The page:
ALS Ice Bucket Challenge: 10 Reasons Why Dr. Beck Thinks It’s Cold and Shallow

The ALS Ice Bucket Challenge to raise money for the ALS Association has become the cool and trendy thing to do as of late. It has been a viral sensation for going on 2 months. All under the guise of “raising awareness” for ALS.

Well, ask yourself honestly right now….do you know WHAT ALS stands for? Do you know how ALS presents itself in the human body?

If you can not effectively answer those two simple question and you have dumped the ice bucket on your head, then this pop culture trend is a big fat failure. And you have become a “bucket head”!

After watching the spectacle that has unfolded over the last couple months, I wanted to offer some sober grounding as how seemingly good natured support actually may contribute to already broken systems and rob society of where greater focus should be centered.

Amyotrophic lateral sclerosis (ALS, or Lou Gehrig’s disease) is simply the proverbial social media soup de jour. Not because it’s the most important medical problem today, but because it’s got a clever bit of marketing that got lucky and went viral.

Bravo! to the ALS Association’s ad campaign manager. The ice bucket gimmick has nothing to do with ALS—you could ice-bucket lung cancer just as logically. But hey, maybe more so, in fact, given most people’s physiological response to a bucket of ice water takes their breath away. But regardless, for whatever reasons, it has worked brilliantly.

Make no mistake about it, I’m not dumping water on my head and I’m not writing the ALS Association a check. To be quite frank, giving money to biomedical research is like giving Bill Gates money for jet fuel. I’m going to share with you some heavy truth bombs as to why I know that to be true.

Now before getting all in an uproar, let me acknowledge that there undoubtedly will be a segment of people who could be offended by this article’s position, so before I make my case, here is some personal insight.

Meet my Grandmother:

Becks grandma

My grandmother Mary Adell Remington Gibbs was taken from me and my family going on almost 30 years ago by ALS. I’m sure like most of us, we thought our grandma made the best grub ever! Mine actually got me to like fish. She made these fried salmon patties that stunk up the house but man were they yummy. She also used Irish Spring soap, which I loved the smell of as a kid.

On a more somber reflection, I also remember the commonly seen sudden onset of ALS and its rapid deterioration of the body. It’s a sad and tragic thing to witness for sure.

She was the loving and caring mother of my step-father, Steve.

Dr Beck fam Incidentally, he was a victim of Polio as a child. He was even the literal poster child for the March of Dimes back in that day. Seen here with the nurse at Duke Hospital in my home State of North Carolina. So the irony was to have been a victim of a neurodegenerative disease and then have to see his mother fall to yet another one.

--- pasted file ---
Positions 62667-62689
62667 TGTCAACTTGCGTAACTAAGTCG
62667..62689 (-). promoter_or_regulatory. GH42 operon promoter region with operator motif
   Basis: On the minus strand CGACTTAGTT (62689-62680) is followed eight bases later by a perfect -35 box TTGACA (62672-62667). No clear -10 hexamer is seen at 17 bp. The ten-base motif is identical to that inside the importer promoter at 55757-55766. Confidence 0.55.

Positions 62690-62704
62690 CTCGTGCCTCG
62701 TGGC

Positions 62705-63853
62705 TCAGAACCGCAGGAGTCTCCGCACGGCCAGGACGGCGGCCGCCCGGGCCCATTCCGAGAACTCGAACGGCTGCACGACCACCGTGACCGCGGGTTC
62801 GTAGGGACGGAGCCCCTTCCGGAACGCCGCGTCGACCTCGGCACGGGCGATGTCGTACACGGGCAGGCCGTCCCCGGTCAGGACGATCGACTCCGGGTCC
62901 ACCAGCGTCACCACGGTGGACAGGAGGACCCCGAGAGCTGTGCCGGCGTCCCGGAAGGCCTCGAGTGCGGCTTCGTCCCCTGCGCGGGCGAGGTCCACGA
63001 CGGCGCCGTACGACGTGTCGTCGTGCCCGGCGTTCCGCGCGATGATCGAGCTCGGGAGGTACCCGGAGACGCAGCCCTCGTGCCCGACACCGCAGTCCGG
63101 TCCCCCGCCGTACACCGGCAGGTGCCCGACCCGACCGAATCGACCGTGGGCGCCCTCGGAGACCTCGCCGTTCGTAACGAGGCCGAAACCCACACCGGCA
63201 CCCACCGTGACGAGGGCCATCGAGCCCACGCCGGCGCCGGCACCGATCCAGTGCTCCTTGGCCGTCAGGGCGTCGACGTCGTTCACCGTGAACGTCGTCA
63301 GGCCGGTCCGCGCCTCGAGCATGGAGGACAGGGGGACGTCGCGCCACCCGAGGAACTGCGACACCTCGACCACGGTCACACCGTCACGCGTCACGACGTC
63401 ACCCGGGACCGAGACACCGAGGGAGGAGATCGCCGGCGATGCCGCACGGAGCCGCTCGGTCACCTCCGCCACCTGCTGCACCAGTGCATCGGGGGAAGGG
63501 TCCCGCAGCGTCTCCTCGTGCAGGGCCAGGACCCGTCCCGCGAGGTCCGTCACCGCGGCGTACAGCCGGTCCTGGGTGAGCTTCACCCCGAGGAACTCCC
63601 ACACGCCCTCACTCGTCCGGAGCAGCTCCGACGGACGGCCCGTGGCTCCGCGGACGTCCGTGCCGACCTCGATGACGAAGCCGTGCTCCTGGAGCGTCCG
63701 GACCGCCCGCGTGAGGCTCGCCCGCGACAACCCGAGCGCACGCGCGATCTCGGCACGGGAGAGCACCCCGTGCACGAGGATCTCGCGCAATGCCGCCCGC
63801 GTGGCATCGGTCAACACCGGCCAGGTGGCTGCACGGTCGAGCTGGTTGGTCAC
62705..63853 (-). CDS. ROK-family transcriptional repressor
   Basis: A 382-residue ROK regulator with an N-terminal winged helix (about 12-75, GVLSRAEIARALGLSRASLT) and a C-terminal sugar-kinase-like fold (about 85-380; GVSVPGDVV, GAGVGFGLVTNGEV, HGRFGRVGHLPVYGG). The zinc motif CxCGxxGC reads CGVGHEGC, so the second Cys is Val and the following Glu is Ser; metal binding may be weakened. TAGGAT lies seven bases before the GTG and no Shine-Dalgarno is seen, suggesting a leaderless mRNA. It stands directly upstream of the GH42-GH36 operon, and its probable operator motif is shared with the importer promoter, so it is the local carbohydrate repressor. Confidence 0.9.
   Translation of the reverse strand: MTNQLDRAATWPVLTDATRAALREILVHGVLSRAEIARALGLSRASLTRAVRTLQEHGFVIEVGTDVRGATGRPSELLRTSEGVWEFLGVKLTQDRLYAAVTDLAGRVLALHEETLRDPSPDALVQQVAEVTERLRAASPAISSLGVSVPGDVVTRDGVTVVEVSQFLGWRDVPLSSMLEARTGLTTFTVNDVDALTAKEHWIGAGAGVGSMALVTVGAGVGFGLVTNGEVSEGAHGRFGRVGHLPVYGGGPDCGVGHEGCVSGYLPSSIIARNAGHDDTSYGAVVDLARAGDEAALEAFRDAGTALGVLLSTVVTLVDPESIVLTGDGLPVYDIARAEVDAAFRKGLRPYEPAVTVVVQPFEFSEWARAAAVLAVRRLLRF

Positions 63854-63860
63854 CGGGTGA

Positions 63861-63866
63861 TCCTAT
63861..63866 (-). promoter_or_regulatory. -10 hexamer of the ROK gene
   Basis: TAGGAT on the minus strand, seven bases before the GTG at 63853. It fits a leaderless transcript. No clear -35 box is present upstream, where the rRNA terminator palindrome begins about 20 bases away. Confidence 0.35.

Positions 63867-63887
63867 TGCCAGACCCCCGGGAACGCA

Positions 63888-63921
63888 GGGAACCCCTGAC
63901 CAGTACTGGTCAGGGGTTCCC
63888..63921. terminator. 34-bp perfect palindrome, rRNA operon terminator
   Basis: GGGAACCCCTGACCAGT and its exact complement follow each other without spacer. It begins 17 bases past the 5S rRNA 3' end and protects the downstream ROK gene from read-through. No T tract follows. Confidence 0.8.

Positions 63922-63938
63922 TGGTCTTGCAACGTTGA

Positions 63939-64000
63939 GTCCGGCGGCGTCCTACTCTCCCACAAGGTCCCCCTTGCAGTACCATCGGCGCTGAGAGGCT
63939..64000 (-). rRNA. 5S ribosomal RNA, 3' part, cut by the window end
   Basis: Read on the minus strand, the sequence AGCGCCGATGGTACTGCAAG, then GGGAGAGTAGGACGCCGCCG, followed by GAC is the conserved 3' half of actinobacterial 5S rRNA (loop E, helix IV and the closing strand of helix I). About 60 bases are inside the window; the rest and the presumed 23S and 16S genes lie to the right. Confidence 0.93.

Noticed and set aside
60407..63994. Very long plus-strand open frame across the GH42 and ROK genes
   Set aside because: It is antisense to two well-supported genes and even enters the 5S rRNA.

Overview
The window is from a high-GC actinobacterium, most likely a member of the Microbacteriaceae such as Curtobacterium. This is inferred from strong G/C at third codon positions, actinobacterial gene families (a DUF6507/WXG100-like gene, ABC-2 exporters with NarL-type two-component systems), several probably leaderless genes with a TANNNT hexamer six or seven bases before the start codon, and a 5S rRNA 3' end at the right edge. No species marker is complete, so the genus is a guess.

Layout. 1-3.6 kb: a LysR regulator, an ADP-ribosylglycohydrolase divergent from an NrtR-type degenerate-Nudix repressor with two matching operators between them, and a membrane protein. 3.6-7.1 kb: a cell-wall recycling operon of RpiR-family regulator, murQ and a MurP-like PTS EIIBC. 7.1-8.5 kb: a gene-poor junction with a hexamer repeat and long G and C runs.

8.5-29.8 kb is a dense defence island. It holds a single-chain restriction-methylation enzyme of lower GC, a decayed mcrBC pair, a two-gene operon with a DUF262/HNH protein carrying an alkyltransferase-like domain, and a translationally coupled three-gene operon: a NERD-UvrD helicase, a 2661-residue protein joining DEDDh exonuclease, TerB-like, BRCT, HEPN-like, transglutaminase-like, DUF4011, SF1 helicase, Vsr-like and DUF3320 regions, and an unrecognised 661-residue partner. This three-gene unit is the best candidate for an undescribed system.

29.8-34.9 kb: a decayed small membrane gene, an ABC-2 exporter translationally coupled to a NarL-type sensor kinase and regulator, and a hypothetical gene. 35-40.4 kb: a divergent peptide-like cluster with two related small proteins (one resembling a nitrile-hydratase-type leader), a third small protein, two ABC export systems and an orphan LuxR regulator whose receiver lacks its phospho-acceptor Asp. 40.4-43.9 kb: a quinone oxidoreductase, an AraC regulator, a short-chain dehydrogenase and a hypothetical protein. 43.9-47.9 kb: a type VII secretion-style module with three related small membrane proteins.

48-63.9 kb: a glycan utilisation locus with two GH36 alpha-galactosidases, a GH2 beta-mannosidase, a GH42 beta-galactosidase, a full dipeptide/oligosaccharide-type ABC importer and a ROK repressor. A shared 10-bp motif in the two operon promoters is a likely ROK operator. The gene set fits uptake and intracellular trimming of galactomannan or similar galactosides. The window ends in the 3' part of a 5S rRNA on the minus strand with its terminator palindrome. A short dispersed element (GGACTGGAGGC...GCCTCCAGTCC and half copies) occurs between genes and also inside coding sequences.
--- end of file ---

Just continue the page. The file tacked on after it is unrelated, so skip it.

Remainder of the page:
So my point is, I have a personal first hand relationship to the disease known as ALS. I of all people certainly want actions taken to find resolution to this disease. Notice I didn’t say I wanted to “raise awareness”, I want action taken to PREVENT and/or implement a cure. There is a huge difference. But more on that later.

Even past that part of my life, is the fact my entire life’s work, study and career has been and remains dedicated to the understanding the resolution of chronic degenerative disease such as ALS. Hence, the selection of my medical specialty of Functional Medicine.

This has afforded me a tremendous amount of study into things such as but not limited to genetics, environmental influences on disease, biomedical research and systems biology. I have platformed this study to include looking at the context of the study of disease through history, where its origins come from and in the context of contemporary society and culture behaviors.

Now having said that, I can comfortably say that we’ve been duped. It is true that America is filled with fun-loving and caring people. However, the viral ice bucket challenge has downgraded our sense of responsibility to our fellow human to a one time display of fun. And judging by the smiles of countless video clips posted on Facebook and YouTube, it has been fun!

That’s right, it’s for FUN. Not “raising awareness”. Simply take an honest look for yourself with a quick search on YouTube. Here are a couple examples:

TV Actor Chris Pratt

Popular Rapper Macklemore

Ask yourself honestly….do really think these people are moving the hearts of their audience to take actions conducive to bring about cures to this disease?

But wait, let’s look at some multi-billionaires like Microsoft founder, Bill Gates or FaceBook founder Mark Zuckerberg, who challenged him. They most certainly will give more credibility and respect to such an admirable trend…right?